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Fitting Into Mexico Is Not That Easy

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Pregnant woman standing near the ocean
Credit: MariaDubova | Thinkstock

Fitting into Mexico is not that easy, as many expats have discovered. That’s why I started my cultural training and coaching business and why I will be blogging on a variety of subjects related to integrating both culturally and socially for Expats In Mexico.

Six years ago, I set foot on Mexican ground for the first time. It was an amazing three-month experience that I will never forget. Filled with new tastes, smells, textures, colors and words. Oh yes, words! I learned to speak Spanish well back then, a skill that I have gotten better at over the years.

When I returned to Mexico, I embraced the Mexican culture, started a social life and began working for a big educational institution. Over the past few years, and now as a business owner, I have learned the skills necessary to flourish in Mexico. But the learning never ends when you live in a new country.

As a cultural anthropologist my passions are people, cultures and a love for helping others. That’s why I started my business, Ahorita Ya. I provide expats, and aspiring expats who will soon be living here, with the cross-cultural training and coaching needed to successfully integrate their lives, both culturally and socially.

Ahorita is a Spanish word for indefinite time. It derives from the word ahora, or now. In Mexico, the diminutives ita or ito are often placed after a word. The rule is clear: The more itas or itos, the more indefinite time will be. Ahorita may mean within a couple of minutes, but it can also mean a day, or never! YA also means now. This is the connection between my roots as a Dutch person and Mexican culture, and the misunderstandings that may arise from this. Ahorita Ya literally means now now. Often in contrast to the actions of someone from Mexico, someone from the Netherlands, for example, acts on those words immediately. This may lead to frustrating and funny moments, but it’s all part of the learning necessary to live in Mexico.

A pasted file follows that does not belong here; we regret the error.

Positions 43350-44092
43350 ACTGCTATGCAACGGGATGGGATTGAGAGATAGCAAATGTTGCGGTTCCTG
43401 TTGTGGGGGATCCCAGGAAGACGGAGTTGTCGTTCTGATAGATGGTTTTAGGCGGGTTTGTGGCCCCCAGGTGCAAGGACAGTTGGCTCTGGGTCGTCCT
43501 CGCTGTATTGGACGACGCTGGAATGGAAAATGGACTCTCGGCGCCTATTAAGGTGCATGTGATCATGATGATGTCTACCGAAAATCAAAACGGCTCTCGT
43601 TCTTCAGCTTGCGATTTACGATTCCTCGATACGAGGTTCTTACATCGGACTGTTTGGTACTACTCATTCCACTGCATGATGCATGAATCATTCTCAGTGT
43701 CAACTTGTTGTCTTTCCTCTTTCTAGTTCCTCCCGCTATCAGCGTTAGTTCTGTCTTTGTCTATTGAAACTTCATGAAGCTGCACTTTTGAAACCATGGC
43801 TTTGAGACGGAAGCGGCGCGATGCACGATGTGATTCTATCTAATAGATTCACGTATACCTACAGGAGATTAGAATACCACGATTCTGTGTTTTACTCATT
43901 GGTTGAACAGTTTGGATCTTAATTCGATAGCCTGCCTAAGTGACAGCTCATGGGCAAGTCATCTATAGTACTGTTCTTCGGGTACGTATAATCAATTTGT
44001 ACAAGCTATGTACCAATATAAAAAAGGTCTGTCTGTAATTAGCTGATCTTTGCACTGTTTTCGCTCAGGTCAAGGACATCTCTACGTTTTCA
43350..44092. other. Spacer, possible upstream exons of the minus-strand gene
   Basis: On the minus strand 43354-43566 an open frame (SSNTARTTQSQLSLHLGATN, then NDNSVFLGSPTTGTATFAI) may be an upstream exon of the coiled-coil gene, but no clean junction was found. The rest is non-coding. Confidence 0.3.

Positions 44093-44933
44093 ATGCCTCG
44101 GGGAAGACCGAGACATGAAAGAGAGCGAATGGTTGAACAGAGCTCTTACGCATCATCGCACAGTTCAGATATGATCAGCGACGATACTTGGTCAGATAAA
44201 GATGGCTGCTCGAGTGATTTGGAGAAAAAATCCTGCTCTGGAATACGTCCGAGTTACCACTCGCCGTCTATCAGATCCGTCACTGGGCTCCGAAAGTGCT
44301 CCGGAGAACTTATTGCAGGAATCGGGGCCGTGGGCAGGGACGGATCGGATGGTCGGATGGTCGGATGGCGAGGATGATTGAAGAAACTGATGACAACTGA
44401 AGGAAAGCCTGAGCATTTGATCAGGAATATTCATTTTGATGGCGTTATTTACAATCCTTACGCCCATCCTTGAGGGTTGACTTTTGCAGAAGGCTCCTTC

Even though it might take a while to understand the cultural parts of the Mexican Spanish language, I can assure you that you will get it eventually. The most important part is to begin speaking Spanish, to indulge in Mexican day-to-day life and to get rid of any fear or shame of talking to the Mexican people. You’ll see that you will improve a lot!

I am very much looking forward to providing you with information and tips on how best to integrate culturally and socially. I would love to hear from you if you have any questions or topics you would like me to cover in my blog. You can either post a comment after each blog or contact me via email.

3 COMMENTS

  1. Debbie, I am a senior, widowed male who is about to immigrate to Mexico in the next 6-12 months. I would like to know more about your services. I will learn Spanish as rapidly as possible. I have traveled all over Europe, South America, Central America Including Mexico. I will retain my interest in professional and international sport such as motor racing, ice hockey , etc.
    I would like to know more about your services. My plan is to initially locate in the Mazatlan area and explore Mexico from that base. Thanks for your thoughts.

    • Hola David,
      Great to hear from you!
      I just sent you an email with more detailed information, please let me know if it didn’t reach you. Otherwise, we’ll be in touch via email. Saludos, Debbie

  2. Hi Debbie,

    I to am looking to similarly do what David is planning.
    However I currently reside in upstate NY State USA

    Please send me an email with your info and services
    Thank you
    Gary

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